list of available matches and targets through /proc
Mon, 15 Apr 2002 12:00:36 +0200
On Sun, Apr 14, 2002 at 01:02:32AM -0400, Zygo Blaxell wrote:
> In article <20020411122102.G24408@sunbeam.de.gnumonks.org>,
> Harald Welte <email@example.com> wrote:
> >On Wed, Apr 10, 2002 at 09:36:05PM -0400, Zygo Blaxell wrote:
> >> I think that the user-space modules should provide much richer version
> >> information than a simple version number. Simple version numbers are
> >> useless if there are multiple maintainers each extending the code in
> >> different ways and distributing it before it is officially integrated
> >> (i.e. the status quo for netfilter and indeed most of the Linux kernel).
> >Where did you get this idea from? Please point me to a single occation
> >where any part of iptables was modified in different ways by different
> Sure...the module net/ipv4/netfilter/ip_conntrack_standalone.c was
> modified in different ways by Gerd Knorr, Henrik Nordstrom, Jay Schulist,
> Harald Welte, Jozsef Kadlescik, Rusty Russell, and Various Artists.
> Some of these modifications change kernel-to-user communication mechanisms
> (note I include renaming or reformatting things under /proc here),
> most change internal kernel-to-kernel API's, or cause failure to build,
> or cause failures in other patches.
I was explicitly talking about _iptables_, namely iptables extensions
(ipt_XXX.o and their respective counterparts libipt_XXX.so and their userspace
api exposed via the iptabels commandline utility).
btw: The connection tracking changes you have mentioned all occurred
sequentialy, whereas your original statement was suggesting that they had been
modified at the same time and different versions were distributed at the same
And please don't refer to some development stages. Code which is under active
development (and has not been officially released by submission to the
mainstream kernel) is subject to code fluctutation. I don't see anything
> In addition to the CVS tree there are other large distributors of
> netfilter--the Linux kernel and all of its derivative flavours (some
> of which you mostly control) and all the different Linux distributors
> who are now packaging this stuff.
> Suppose some Linux distributor is insane enough to package netfilter with
> non-default patch/compile options (oops, too late, Red Hat already did
> this), and the distro people throw in some of their own patches that
> are not in your CVS because they haven't submitted them yet, or their
> patches were submitted but you've rejected them.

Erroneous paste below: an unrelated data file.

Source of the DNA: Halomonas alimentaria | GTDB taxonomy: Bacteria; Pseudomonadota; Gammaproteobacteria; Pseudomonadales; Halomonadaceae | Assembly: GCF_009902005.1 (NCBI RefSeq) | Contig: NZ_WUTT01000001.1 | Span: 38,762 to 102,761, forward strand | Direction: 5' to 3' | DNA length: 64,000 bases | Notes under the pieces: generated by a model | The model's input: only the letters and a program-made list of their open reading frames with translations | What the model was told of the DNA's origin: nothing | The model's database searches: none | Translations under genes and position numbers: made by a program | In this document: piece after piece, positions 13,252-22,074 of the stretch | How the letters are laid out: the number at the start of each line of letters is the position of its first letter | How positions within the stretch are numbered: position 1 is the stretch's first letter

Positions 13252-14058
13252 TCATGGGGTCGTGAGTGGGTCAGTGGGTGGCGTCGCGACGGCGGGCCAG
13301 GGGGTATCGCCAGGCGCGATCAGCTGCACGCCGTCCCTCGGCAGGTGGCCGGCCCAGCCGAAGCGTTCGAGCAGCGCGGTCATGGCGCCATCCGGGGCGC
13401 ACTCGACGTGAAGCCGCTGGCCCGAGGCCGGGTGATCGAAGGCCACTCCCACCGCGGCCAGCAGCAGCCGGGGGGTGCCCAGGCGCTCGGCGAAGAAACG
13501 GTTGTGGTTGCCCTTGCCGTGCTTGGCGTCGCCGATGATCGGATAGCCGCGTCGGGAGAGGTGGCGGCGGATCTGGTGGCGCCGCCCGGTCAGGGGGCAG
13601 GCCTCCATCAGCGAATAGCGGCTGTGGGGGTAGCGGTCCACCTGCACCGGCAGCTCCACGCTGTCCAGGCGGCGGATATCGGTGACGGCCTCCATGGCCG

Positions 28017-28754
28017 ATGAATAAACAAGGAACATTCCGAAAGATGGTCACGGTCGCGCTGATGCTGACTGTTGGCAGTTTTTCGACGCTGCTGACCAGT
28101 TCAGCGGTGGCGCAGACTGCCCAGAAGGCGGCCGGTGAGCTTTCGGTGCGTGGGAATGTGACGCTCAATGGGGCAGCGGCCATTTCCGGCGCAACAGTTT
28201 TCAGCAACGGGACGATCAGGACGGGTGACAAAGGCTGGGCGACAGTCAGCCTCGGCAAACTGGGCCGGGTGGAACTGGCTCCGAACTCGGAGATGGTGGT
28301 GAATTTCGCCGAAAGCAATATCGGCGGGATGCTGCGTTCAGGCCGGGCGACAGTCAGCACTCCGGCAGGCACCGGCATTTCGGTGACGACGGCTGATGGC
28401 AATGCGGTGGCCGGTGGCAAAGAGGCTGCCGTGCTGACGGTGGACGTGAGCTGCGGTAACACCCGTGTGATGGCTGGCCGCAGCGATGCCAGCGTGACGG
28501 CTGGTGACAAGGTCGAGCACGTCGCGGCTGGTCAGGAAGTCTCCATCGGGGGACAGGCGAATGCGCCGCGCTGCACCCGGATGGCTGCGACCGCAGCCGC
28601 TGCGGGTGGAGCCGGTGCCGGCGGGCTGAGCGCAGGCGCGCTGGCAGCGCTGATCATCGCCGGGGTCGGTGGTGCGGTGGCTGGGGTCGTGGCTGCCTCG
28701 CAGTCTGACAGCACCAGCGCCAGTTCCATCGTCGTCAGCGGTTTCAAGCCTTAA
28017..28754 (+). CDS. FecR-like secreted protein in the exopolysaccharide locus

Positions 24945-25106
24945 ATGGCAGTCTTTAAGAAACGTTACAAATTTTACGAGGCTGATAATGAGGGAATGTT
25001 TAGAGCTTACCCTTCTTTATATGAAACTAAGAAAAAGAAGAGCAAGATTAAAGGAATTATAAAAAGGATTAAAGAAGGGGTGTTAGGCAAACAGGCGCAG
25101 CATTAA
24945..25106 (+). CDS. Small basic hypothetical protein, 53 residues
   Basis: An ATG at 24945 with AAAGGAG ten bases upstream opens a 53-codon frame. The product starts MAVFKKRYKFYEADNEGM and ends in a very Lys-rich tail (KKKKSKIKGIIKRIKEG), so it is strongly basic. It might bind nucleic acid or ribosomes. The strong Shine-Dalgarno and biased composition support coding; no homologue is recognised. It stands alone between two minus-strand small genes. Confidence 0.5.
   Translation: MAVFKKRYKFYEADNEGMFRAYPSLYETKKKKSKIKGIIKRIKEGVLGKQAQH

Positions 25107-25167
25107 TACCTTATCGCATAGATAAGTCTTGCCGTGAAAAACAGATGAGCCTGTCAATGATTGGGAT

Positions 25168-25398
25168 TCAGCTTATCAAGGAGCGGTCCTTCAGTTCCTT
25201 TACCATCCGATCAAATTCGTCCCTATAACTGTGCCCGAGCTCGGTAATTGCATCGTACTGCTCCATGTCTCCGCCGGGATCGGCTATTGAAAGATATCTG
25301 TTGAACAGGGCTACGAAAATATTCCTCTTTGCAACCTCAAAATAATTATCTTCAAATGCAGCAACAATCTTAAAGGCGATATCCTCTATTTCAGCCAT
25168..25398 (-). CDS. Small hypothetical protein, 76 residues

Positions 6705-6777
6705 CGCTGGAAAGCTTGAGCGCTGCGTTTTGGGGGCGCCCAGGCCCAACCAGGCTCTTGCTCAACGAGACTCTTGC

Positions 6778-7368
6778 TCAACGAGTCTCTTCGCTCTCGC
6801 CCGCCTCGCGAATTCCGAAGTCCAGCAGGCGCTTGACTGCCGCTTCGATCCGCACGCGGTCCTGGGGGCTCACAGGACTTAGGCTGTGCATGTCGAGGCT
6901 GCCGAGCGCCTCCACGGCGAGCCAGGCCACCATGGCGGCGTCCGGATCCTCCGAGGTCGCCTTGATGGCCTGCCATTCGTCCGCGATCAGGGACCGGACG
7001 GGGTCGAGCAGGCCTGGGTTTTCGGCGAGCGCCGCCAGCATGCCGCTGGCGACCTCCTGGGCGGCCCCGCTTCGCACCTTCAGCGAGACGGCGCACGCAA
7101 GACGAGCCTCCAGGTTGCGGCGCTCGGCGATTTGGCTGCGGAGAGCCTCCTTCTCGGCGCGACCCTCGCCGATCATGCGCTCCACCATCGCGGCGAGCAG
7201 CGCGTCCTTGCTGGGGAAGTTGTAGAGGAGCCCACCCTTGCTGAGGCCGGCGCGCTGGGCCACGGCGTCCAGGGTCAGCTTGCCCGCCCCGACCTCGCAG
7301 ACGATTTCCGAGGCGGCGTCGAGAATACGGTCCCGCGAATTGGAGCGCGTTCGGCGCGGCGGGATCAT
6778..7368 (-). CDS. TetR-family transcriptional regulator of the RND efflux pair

This is a general problem with free software in general. I have to admit
that I am not very lucky with the behaviour of distributors with regard to
> It would not be difficult to implement version checking module by module,
> since the extensible part of kernel/userspace communication is just
> passing arbitrary struct's back and forth. Add a struct member for
> version and check it whenever the struct is received at both ends.
Well, that might be suitable if we'd be taliking about 2.5.x - but we
certainly cannot make this change during 2.4.x, because it would break
all compatibility to old versions of the iptables commandline utility.
As already stated (and documented in the devel meeting proceedings), 2.5.x
will see a major redesign of the iptables structures anyway - and versioning
is definitely a design criteria.
> Ah, iptables2 would be the code I never bother to look at as I'm too
> busy banging on the parts of netfilter I'm actually trying to use. ;-)
:) well, there's a lot of recent work on libiptables, which i haven't
committed to CVS yet, since it is not in a state where it even compiles.
> I wonder if there has been some thought to what happens to e.g. a GUI
> config tool when new options to an iptables module are added. Will there
> be a backward-compatible mechanism that can be used if the GUI finds
> a data type newer than itself?
The GUI can query libiptables about available plugins and their options.
Everything behind is covered by libiptables. The Applications _must not_
make any assumption on which options are present and what data types
they use. Everything needs to be read via libiptables at runtime.
With libiptables (as soon as it is fully implemented) it is possible to
write a GUI (or any other application) which doesn't know anything about
individual matches/targets, their options, data types or help messges.
The application does not need to be modified if a new match/target is
Please see the README file, it gives some basic idea...
> Zygo Blaxell (Laptop) <firstname.lastname@example.org>
Live long and prosper
- Harald Welte / email@example.com http://www.gnumonks.org/
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